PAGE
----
US5755752A (en) * 1992-04-24 1998-05-26 Segal; Kim Robin Diode laser irradiation system for biological tissue stimulation
US20030210721A1 (en) * 2002-05-08 2003-11-13 Mitsubishi Denki Kabushiki Kaisha Semiconductor optical device
US20050013142A1 (en) * 2002-05-03 2005-01-20 Andersen Odd Ragnar Multi-lamp arrangement for optical systems
US20070020954A1 (en) * 2005-07-19 2007-01-25 Sumitomo Electric Industries, Ltd. Method for manufacturing semiconductor optical device using inductive coupled plasma-enhance CVD

Citations (21)

* Cited by examiner, † Cited by third party
Publication number Priority date Publication date Assignee Title
US4264381A (en) * 1977-04-01 1981-04-28 Itt Industries, Inc. Fabrication of injection lasers utilizing a porous host diffusion layer
JPS56111284A (en) * 1980-02-07 1981-09-02 Nec Corp Manufacture of semiconductor laser
JPS5743428A (en) * 1980-08-28 1982-03-11 Nec Corp Mesa etching method
US4371967A (en) * 1979-12-19 1983-02-01 Matsushita Electric Industrial Co., Ltd. Semiconductor laser
JPS5992591A (en) * 1982-11-18 1984-05-28 Nec Corp Semiconductor laser of low radiation angle and manufacture thereof
JPS59130492A (en) * 1983-01-17 1984-07-27 Hitachi Ltd Semiconductor laser device and manufacture thereof
US4479222A (en) * 1982-04-27 1984-10-23 The United States Of America As Represented By The Secretary Of The Air Force Diffusion barrier for long wavelength laser diodes
JPS59227177A (en) * 1983-06-08 1984-12-20 Hitachi Ltd Semiconductor laser
US4496403A (en) * 1981-12-01 1985-01-29 Itt Industries, Inc. Method of making a compound semiconductor laser
JPS60251689A (en) * 1984-05-28 1985-12-12 Nippon Telegr & Teleph Corp <Ntt> Semiconductor laser element and manufacture thereof
JPS6167980A (en) * 1984-09-11 1986-04-08 Anritsu Corp Semiconductor laser
US4644551A (en) * 1983-10-17 1987-02-17 Nec Corporation Buried-type semiconductor laser
US4661175A (en) * 1984-06-07 1987-04-28 Siemens Aktiengesellschaft Method of making InGaAsP and InGaAs double hetero-structure lasers and LEDs
US4662988A (en) * 1984-06-28 1987-05-05 Standard Telephones And Cables Public Limited Company Semiconductor devices and their fabrication
US4764246A (en) * 1985-08-06 1988-08-16 American Telephone And Telegraph Company, At&T Bell Laboratories Buried undercut mesa-like waveguide and method of making same
JPS6414092A (en) * 1987-07-07 1989-01-18 Riso Kagaku Corp Preparation of base paper for thermal screen printing
US4815083A (en) * 1985-06-27 1989-03-21 Nec Corporation Buried heterostructure semiconductor laser with high-resistivity semiconductor layer for current confinement
US4818722A (en) * 1986-09-29 1989-04-04 Siemens Aktiengesellschaft Method for generating a strip waveguide
US4830986A (en) * 1985-05-15 1989-05-16 Itt Corporation Laser manufacture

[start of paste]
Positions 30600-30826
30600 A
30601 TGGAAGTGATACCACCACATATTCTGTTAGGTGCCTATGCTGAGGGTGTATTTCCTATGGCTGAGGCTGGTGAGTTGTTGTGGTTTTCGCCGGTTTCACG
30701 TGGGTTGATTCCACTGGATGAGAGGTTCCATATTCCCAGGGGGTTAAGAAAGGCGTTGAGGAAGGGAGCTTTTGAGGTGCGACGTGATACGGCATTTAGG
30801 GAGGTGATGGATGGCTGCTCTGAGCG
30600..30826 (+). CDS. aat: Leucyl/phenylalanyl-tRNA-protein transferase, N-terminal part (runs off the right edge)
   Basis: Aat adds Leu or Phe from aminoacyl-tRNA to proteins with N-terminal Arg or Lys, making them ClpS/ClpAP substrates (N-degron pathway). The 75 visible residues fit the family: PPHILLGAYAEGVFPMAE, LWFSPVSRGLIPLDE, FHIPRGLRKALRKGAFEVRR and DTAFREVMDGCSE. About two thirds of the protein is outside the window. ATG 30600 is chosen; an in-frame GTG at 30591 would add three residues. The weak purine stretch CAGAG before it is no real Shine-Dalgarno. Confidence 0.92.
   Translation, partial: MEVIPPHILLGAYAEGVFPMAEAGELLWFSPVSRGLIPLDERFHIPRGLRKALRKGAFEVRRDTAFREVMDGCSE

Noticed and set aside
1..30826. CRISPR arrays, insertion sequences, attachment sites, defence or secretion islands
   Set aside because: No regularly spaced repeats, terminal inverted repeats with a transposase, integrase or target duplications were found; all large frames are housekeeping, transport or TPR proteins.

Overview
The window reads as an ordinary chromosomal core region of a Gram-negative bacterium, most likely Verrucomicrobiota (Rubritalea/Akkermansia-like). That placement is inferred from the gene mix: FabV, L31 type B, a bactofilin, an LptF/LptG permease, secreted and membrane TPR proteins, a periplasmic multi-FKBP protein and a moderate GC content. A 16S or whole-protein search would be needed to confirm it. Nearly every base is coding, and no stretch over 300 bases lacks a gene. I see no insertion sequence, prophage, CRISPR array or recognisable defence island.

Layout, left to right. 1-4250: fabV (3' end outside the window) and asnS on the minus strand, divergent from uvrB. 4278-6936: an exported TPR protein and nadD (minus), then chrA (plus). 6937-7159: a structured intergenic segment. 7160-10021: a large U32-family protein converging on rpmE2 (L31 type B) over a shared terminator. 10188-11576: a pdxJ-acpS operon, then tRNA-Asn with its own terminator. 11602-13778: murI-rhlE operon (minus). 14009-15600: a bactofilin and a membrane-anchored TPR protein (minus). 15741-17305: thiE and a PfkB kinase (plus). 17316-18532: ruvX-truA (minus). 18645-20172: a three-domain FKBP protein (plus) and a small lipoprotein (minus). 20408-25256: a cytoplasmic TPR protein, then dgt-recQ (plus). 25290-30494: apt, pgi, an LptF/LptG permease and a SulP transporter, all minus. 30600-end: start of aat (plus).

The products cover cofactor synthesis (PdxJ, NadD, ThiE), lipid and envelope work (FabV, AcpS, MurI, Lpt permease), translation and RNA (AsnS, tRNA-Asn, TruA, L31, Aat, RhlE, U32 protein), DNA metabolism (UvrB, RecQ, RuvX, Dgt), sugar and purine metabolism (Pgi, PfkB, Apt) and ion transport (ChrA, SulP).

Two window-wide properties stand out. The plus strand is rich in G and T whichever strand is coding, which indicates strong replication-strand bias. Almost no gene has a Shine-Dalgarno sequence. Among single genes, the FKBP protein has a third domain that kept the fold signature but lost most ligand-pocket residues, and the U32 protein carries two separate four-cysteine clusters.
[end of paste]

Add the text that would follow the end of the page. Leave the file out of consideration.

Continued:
EP0319954A2 (en) * 1987-12-08 1989-06-14 Kabushiki Kaisha Toshiba Semiconductor laser device and method of manufacturing the same
US4990465A (en) * 1985-01-22 1991-02-05 Massachusetts Institute Of Technology Method of forming a surface emitting laser

Patent Citations (21)

* Cited by examiner, † Cited by third party
Publication number Priority date Publication date Assignee Title
US4264381A (en) * 1977-04-01 1981-04-28 Itt Industries, Inc. Fabrication of injection lasers utilizing a porous host diffusion layer
US4371967A (en) * 1979-12-19 1983-02-01 Matsushita Electric Industrial Co., Ltd. Semiconductor laser
JPS56111284A (en) * 1980-02-07 1981-09-02 Nec Corp Manufacture of semiconductor laser
JPS5743428A (en) * 1980-08-28 1982-03-11 Nec Corp Mesa etching method
US4496403A (en) * 1981-12-01 1985-01-29 Itt Industries, Inc. Method of making a compound semiconductor laser
US4479222A (en) * 1982-04-27 1984-10-23 The United States Of America As Represented By The Secretary Of The Air Force Diffusion barrier for long wavelength laser diodes
JPS5992591A (en) * 1982-11-18 1984-05-28 Nec Corp Semiconductor laser of low radiation angle and manufacture thereof
JPS59130492A (en) * 1983-01-17 1984-07-27 Hitachi Ltd Semiconductor laser device and manufacture thereof
JPS59227177A (en) * 1983-06-08 1984-12-20 Hitachi Ltd Semiconductor laser
US4644551A (en) * 1983-10-17 1987-02-17 Nec Corporation Buried-type semiconductor laser
JPS60251689A (en) * 1984-05-28 1985-12-12 Nippon Telegr & Teleph Corp <Ntt> Semiconductor laser element and manufacture thereof
US4661175A (en) * 1984-06-07 1987-04-28 Siemens Aktiengesellschaft Method of making InGaAsP and InGaAs double hetero-structure lasers and LEDs
US4662988A (en) * 1984-06-28 1987-05-05 Standard Telephones And Cables Public Limited Company Semiconductor devices and their fabrication
JPS6167980A (en) * 1984-09-11 1986-04-08 Anritsu Corp Semiconductor laser
US4990465A (en) * 1985-01-22 1991-02-05 Massachusetts Institute Of Technology Method of forming a surface emitting laser
US4830986A (en) * 1985-05-15 1989-05-16 Itt Corporation Laser manufacture
US4815083A (en) * 1985-06-27 1989-03-21 Nec Corporation Buried heterostructure semiconductor laser with high-resistivity semiconductor layer for current confinement
US4764246A (en) * 1985-08-06 1988-08-16 American Telephone And Telegraph Company, At&T Bell Laboratories Buried undercut mesa-like waveguide and method of making same
US4818722A (en) * 1986-09-29 1989-04-04 Siemens Aktiengesellschaft Method for generating a strip waveguide
JPS6414092A (en) * 1987-07-07 1989-01-18 Riso Kagaku Corp Preparation of base paper for thermal screen printing
EP0319954A2 (en) * 1987-12-08 1989-06-14 Kabushiki Kaisha Toshiba Semiconductor laser device and method of manufacturing the same

Non-Patent Citations (12)

* Cited by examiner, † Cited by third party
Title
Bowers et al., "High-Speed InGaAsP Constricted-Mesa Lasers", IEEE J Quantum Electron., vol. QE-22, pp. 833-844 (Jun. 1986).